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sirbountyCommented:
If you're really interested...

>>
A Windows XP and Windows 2000 question that comes up frequently both via email and on the Forum is "Which format is the best one to use: NTFS or FAT?"  The answer, of course, is "it depends."  You saw that coming, I'm sure.  In this article, we will discuss some of the things that it depends on, to help guide you to the correct decision for your system.

First of all, the terms.  FAT stands for File Allocation Table, and it dates way back to DOS days, when the operating system fit on a single 360k floppy.  I wonder how many of those floppies it would take to boot Windows XP today?  Beginning with Windows 95 SR-2, FAT was upgraded from 16 bit to 32 bit, and so when we refer to FAT, we are actually talking (these days) about FAT32, not FAT16.  FAT32 overcame some of the inherent limitations of FAT16 disk and volume sizes, as well as directory entry restrictions, long filename restrictions, and large cluster sizes, which wasted large amounts of disk space when storing small files.  FAT32 volumes, in theory, can range in size from less than 1 MB up to 2 TB (TeraBytes).  However, when used with Windows XP/2000, the maximum size of a volume is 32 GB.  Also, the maximum individual file size is 4 GB.  FAT32 is the native file system of Windows 98 and Windows ME, although it is supported by Windows XP/2000.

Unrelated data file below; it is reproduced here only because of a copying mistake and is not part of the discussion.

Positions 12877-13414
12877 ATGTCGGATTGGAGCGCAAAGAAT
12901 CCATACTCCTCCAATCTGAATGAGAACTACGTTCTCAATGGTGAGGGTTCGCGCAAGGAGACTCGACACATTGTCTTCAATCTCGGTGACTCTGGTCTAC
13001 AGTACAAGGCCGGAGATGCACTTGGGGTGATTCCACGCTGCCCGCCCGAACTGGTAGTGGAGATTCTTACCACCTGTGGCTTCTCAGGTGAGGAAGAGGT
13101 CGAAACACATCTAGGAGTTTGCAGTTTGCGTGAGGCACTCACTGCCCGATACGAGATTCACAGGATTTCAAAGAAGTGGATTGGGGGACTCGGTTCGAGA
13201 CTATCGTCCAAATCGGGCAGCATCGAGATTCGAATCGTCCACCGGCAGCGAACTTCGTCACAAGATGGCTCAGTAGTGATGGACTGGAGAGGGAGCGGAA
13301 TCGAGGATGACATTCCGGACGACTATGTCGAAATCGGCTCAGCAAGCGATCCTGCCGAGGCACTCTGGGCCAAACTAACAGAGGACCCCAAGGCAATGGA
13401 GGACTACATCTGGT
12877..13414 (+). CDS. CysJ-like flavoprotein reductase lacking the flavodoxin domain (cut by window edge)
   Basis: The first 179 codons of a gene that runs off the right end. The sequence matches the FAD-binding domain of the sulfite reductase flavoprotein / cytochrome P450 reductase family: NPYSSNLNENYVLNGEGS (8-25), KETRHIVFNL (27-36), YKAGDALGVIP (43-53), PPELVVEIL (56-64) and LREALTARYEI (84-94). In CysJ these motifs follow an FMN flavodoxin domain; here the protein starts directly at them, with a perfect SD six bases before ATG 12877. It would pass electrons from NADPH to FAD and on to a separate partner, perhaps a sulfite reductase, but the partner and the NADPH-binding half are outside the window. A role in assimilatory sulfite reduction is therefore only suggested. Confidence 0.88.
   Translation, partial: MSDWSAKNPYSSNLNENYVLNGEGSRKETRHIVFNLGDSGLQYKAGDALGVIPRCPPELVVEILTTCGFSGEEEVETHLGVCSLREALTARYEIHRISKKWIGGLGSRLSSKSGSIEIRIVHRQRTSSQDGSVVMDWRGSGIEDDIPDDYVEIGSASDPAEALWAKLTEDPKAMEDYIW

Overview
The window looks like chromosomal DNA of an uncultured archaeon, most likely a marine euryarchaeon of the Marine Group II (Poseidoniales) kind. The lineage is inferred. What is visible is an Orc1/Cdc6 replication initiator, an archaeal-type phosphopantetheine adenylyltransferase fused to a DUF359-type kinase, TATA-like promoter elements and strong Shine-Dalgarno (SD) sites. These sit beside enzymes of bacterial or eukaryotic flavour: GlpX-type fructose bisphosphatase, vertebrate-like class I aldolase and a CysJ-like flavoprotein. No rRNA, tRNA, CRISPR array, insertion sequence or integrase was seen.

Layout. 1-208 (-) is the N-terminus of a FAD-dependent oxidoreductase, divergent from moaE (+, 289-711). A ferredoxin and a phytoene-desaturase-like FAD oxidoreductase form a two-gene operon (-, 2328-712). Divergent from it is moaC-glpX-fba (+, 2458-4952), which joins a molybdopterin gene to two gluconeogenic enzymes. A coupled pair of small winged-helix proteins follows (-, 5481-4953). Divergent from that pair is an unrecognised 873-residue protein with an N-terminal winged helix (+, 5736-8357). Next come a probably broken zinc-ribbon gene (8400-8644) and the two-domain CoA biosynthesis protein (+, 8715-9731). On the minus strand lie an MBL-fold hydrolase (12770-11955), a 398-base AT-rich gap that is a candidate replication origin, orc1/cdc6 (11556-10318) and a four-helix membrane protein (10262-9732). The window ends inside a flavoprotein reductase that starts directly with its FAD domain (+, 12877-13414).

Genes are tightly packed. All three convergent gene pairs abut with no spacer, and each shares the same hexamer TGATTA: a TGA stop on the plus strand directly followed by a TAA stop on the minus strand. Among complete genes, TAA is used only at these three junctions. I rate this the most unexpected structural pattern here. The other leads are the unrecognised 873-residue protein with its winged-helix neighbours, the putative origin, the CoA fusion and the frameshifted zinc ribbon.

NTFS, or New Technology Filing System, is the native file system of Windows NT Windows 2000, and Windows XP.  NTFS is a "journaling" filing system, which means that it is less likely to become corrupt, and will recognize errors or bad sections of disk and correct itself automatically.  NTFS volumes can only be accessed (directly, not through shares) by Windows NT/2000, without the aid of third-party products.  Because of the larger overhead, NTFS cannot be used on floppy disks, and the minimum recommended size for an NTFS volume is 10 MB.  However, the maximum supported volume size is 2 TB, and there is no limit on the file size.  NTFS also supports file encryption, file